I spoke to my very wise, queer femme priest who said this about what might be going on: “I think Christianity (all Christianity, not just bad Christianity) is wired into you entangled with the kinds of ways you were taught to shove yourself down and hate yourself. I think this is true biologically, even, that the neural pathways that are marked “Jesus” are also marked with the awful things you were told about how to be and how to behave, and that any encounter with Christianity, whether in line with your values and politics or not, sends an alert down that pathway. That’s a lot. It may or may not be reclaimable. But to repeat a pattern of forcing (the way you forced yourself to conform, and forced yourself within your marriage) with Christianity will likely only do you harm.”

I think she’s really onto something there. Christianity may not be something I can reclaim, at least not right now, and I need to listen to the wisdom of my body instead of fighting it. Christianity was integrally tied to painful and abusive parts of my past both through my upbringing and with my ex wife who wanted to be a priest and felt threatened anytime I had doubts. So as much as it hurts me to say, I need to step back from church for the time being. I need to find the things in life that give me hope and meaning and right now that isn’t religion or spirituality. But hopefully I can learn to open myself up to what is next.

What’s in a name?

For a lot of trans people, changing their name is a really big and meaningful step. But for me, I have a hard time figuring out exactly how I feel about the idea of changing my name. Some days I feel apathetic about it and others I feel conflicted. Never once have I felt strongly that I should either keep my name or change it. So for now I take the easiest path which is keeping my first name, although I did change my middle and last names when I got married which was a much bigger paperwork ordeal than I thought. I changed my middle name to something gender neutral so that if I decide to change, I can just go by that name.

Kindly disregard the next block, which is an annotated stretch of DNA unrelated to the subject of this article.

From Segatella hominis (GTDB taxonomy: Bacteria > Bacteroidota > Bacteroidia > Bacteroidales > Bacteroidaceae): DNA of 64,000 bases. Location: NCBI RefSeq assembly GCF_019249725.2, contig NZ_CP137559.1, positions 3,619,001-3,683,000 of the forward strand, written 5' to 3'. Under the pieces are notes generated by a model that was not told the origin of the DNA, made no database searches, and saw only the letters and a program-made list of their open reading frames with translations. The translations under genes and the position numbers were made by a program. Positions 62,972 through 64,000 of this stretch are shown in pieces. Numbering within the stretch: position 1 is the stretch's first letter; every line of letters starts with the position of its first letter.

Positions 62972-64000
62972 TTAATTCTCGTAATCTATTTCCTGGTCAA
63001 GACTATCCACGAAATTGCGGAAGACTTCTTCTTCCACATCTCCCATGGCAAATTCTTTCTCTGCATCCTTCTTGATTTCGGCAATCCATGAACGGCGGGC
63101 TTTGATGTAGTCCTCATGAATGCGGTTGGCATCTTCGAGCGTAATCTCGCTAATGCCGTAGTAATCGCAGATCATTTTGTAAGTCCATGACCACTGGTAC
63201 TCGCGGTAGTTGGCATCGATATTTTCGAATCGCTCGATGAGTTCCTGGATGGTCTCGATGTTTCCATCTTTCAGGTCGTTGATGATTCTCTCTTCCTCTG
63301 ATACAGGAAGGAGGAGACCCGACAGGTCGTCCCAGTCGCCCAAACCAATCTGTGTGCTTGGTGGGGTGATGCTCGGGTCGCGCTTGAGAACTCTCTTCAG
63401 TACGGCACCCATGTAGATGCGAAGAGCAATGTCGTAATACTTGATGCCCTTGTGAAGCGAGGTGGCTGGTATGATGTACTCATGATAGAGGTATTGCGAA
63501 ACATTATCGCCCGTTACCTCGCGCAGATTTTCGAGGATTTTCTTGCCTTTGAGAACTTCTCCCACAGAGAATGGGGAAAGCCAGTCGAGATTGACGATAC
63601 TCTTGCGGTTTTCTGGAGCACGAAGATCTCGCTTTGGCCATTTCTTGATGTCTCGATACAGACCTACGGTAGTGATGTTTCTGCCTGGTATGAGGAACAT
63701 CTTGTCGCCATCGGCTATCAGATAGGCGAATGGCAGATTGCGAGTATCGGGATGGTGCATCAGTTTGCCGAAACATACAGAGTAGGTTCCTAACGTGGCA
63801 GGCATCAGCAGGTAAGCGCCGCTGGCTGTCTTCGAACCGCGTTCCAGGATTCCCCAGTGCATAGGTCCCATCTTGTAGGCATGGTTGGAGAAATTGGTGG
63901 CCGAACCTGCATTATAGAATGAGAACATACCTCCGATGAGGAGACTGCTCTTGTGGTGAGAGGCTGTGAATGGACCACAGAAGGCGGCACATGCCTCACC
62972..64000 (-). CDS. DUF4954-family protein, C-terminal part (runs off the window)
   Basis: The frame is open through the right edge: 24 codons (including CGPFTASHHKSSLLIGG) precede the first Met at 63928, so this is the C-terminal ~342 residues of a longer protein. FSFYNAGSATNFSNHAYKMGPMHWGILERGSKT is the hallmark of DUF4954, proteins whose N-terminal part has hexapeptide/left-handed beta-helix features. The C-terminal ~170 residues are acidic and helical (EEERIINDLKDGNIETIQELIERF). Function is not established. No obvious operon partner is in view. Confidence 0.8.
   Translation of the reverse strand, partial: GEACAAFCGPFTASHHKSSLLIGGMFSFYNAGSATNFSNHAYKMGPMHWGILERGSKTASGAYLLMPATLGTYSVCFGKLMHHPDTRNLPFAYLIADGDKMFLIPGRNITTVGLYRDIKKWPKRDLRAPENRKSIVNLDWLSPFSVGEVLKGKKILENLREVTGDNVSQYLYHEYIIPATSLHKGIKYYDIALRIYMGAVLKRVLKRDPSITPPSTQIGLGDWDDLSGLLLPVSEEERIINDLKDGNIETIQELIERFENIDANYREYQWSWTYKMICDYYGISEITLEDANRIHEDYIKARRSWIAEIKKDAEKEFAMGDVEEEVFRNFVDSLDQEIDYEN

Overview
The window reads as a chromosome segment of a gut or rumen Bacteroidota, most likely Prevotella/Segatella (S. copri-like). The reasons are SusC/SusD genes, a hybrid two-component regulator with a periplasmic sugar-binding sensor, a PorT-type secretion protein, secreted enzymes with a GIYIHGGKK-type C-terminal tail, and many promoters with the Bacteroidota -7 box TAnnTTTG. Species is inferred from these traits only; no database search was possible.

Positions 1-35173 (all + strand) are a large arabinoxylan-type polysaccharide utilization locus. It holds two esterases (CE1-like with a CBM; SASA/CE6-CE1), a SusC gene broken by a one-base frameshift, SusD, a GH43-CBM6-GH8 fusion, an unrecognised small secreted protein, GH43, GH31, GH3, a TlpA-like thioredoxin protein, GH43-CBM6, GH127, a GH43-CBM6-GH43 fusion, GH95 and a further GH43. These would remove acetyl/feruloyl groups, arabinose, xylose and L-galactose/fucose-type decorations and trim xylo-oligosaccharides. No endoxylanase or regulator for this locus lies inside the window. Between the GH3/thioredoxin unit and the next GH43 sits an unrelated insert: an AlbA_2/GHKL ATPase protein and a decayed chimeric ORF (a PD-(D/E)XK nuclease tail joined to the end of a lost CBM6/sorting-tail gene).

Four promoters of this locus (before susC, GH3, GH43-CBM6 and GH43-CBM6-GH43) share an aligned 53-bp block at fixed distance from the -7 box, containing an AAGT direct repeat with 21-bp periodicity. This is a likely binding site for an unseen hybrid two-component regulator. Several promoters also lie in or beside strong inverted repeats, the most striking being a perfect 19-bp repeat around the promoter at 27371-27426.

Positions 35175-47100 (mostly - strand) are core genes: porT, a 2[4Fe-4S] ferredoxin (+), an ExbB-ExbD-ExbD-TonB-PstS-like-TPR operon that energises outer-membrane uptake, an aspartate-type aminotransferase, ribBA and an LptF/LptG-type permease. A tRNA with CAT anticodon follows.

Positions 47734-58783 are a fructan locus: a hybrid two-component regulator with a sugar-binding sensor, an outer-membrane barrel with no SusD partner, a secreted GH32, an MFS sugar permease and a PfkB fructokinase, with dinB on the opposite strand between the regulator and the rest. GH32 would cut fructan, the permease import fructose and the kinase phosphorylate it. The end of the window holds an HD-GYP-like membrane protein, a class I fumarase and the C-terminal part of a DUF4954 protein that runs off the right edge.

The part of me that wants to change it is driven by the idea that people would make less assumptions about me if I didn’t have a male-gendered name. But realistically I know that people make those assumptions regardless based on my voice and appearance. The other reason to change is because of the religious baggage associated with my name. The cult I grew up in treated your name like it was your destiny and when you met the leader, he would tell you the meaning in a very creepy way. All the children in our family had biblical names because of that background. And this month I had a difficult conversation with my dad where he made it clear he would never use a different name for me because this one was “god ordained” and that’s always who I’ll be. And while I had no plans to change my name before that, my first instinct is to say “well if you’re going to shove your “gift” down my throat, then I will reject it.”

The reason I haven’t done that yet is because I have seen how difficult it is for my trans friends to have their new name respected outside our own community. Trying to get coworkers and old acquaintances to switch sounds overwhelming to me and I know it would just increase tensions with my parents when I am still just trying to get them to use my pronouns. I wish I had the courage to be more assertive about these things but right now I am so tired of fighting.

As much as I want to start using my gender neutral middle name with my chosen family and friends, I am also afraid of getting used to it. And more importantly, I don’t feel any stronger a connection with my new name than my old one. To some degree, the name isn’t important to me, at least relative to my pronouns. Is it normal to never feel an emotional connection to your name?